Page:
As we all probably know, medical skills are extremely important for preppers. Because most of us are not EMT’s (Emergency Medical Technician) RN’s (Registered Nurse) or Paramedics, we need to learn about these different types of medical skills.
In this week’s show Lisa are joined by Kevin from the Wilderness Safety institute, and we talked about the different types of medical professionals, and why they are important to preppers. Just because someone has RN or DR in front of their name doesn’t mean they know how to handle every SHTF scenario.
For example: Lisa specializes in advanced wound care. She doesn’t have the same skill set an ER nurse or an EMT would have. Along the same lines, an EMT wouldn’t have the long-term care knowledge Lisa would have.
The reason all of this is important is because we need to know who we are learning from, and how much credibility we should give their advice. This is not to say you need to become an EMT or RN, they just have more training than the average person.
SPP205 Different Types of Medical Skills
I asked Kevin to come back this week because I thought it would be interesting to get Lisa’s perspective as a Registered Nurse, and Kevin’s perspective as a certified EMT.
If you haven’t listened to the first podcast I did with Kevin, you can listen to that here. We talked about quite a few different subjects including wilderness medicine, water safety and more about EMT skills.
25% Discount on Wilderness Medicine Classes
Kevin is offering members of the Survivalist Prepper Academy a 25% discount for any of the classes he teaches. Kevin also mentioned in the podcast that he can travel anywhere (in the U.S.) if the group is large enough. Even if you only have 5 or 6 people in your prepper group, this is a great low cost way to learn about medical skills in a survival situation.
Kevin on The Disaster Podcast
At the end of the show we talked briefly about having Kevin on in the future. We also talked about him being a guest on the Disaster Podcast. Here are a few of those episodes that might be helpful to us as preppers…
- Disaster Preparedness Pot Pourri
- Wilderness EMS Tips for The Urban Paramedic Part 1
- Wilderness EMS Tips for The Urban Paramedic Part 2
- Wilderness EMS vs Disaster EMS
- Snake Bite Myths with Dr. Ben Abo (part 1)
- Snake Bite Myths with Dr. Ben Abo (part 2)
- Dr. Seth Hawkins on Wilderness EMS and Disaster Response, Part 1
- Dr. Seth Hawkins on Wilderness and Disaster Medicine, Part 2
Topics From This Weeks Show…
What are some of the differences between what an EMT does and what an RN does?
In one way or another, the whole show was centered around this subject. While a dentist might be a “DR.” they are not going to be very helpful in a SHTF scenario.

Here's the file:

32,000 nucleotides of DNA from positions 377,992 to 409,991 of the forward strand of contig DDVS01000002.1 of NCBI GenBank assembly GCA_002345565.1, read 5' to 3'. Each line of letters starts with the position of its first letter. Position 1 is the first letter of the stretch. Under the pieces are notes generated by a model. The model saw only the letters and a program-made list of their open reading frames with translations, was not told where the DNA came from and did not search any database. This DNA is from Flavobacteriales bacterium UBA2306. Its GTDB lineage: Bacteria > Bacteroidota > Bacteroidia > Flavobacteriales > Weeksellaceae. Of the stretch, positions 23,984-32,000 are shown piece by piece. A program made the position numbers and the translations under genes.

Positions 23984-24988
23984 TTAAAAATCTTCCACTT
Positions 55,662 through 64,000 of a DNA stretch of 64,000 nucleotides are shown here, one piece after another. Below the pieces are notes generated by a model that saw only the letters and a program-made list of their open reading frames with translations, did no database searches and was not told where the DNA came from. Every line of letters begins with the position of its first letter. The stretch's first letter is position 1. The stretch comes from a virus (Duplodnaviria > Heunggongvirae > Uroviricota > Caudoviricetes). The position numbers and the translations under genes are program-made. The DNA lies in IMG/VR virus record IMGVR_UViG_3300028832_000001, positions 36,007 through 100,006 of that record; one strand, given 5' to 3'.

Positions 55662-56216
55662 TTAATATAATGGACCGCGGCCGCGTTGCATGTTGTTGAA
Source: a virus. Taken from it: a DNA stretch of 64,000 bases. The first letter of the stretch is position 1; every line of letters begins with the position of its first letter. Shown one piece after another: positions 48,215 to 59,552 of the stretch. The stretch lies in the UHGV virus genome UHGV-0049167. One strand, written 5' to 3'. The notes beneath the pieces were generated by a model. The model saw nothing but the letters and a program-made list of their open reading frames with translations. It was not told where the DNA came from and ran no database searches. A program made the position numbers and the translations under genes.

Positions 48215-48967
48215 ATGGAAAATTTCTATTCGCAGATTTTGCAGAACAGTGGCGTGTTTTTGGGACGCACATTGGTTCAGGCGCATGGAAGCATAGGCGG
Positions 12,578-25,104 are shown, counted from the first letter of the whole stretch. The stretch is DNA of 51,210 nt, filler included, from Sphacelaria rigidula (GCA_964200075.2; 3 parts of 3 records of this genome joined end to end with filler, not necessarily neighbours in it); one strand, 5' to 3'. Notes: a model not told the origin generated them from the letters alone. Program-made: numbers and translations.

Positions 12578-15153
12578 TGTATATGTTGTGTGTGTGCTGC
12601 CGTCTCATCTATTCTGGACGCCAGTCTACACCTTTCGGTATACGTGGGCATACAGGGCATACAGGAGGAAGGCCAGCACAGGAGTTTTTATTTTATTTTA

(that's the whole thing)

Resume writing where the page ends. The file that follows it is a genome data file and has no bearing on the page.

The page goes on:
Notes From Kevin: EMS (EMTs, Paramedics, First Responders/EMRs) respond to 911 emergency and non-emergency calls for the sick and injured, transport patients to/from hositals, clinics, and dialysis centers, and are used as special event medical staff (sometimes along with nurses.)
RNs provide long-term care in a definitive care environment (hospitals), specialized care facilities (wound care clinics, hyperbaric, etc.) and focus on the disease pathways and overall patient wellness.
What is the difference between wilderness medicine and being an EMT?
When we talk about wilderness medicine, it’s not about medicinal herbs and wild edibles, it’s about medical care in an austere environment. Basically it’s medical care when no other care is available.
Notes From Kevin: Big difference! A layperson can learn basic wilderness medicine in 16 hours. Advanced Wilderness Medicine courses (AWLS, WALS, WUMP, Expedition Medic, etc.) require a person to be a minimum level of EMT or higher.
Wilderness medicine is focused more on providing first-aid care in an austere/back country/wilderness environment where patient care can last for hours, days, or weeks, and there are very little tools & supplies – typically what you can pack in.
EMS is focused more on providing initial emergency care to a patient, and then transporting them via ambulance to definitive care (i.e. hospital emergency room.) Patient contact typically lasts no more than 30 minutes, depending on transport times to the facility (longer times in more remote areas.)
Hypothetical SHTF scenario
In the show I posed a hypothetical SHTF scenario to Lisa and Kevin, and asked what each of our jobs would be. It was a very interesting discussion about command control, organization and where certain skill sets are needed.
This exercise was interesting because it showed that even me, with no medical experience, would be useful. I might only be taking notes and being “the go-fer”, but that would give them the ability to focus on their tasks.
Important Items for a Trauma Kit
I asked Kevin what his suggestions would be for a trauma kit for the average person. Here are his suggestions, but with one caveat. If you don’t know how to use it, it’s a waste of space and extra weight. This doesn’t mean don’t get them…it means learn to use them.
- Nitrile Gloves (some people are allergic to latex)
- Tourniquets (min 2ea)
- Hemostatic agents (QuikClot or Celox) (min 2ea)
- Occlusive dressings/chest seals (min 2ea)
- Cravats Dressings/Bandages
- Pen & paper
- EMT Shears
- Flashlight (small headlamp is good, too) and spare batteries
- CPR mask
Other basic medical supplies: Lisa has written quite a few article in the past about first aid supplies for preppers. She even put together this PDF that you can download that has a complete list (and then some) of first aid supplies.
Kevin will be doing a guest post here at survivalist prepper in the near future about wilderness medicine and trauma supplies. I also talked about trauma kits in episode 152 of the survivalist prepper podcast.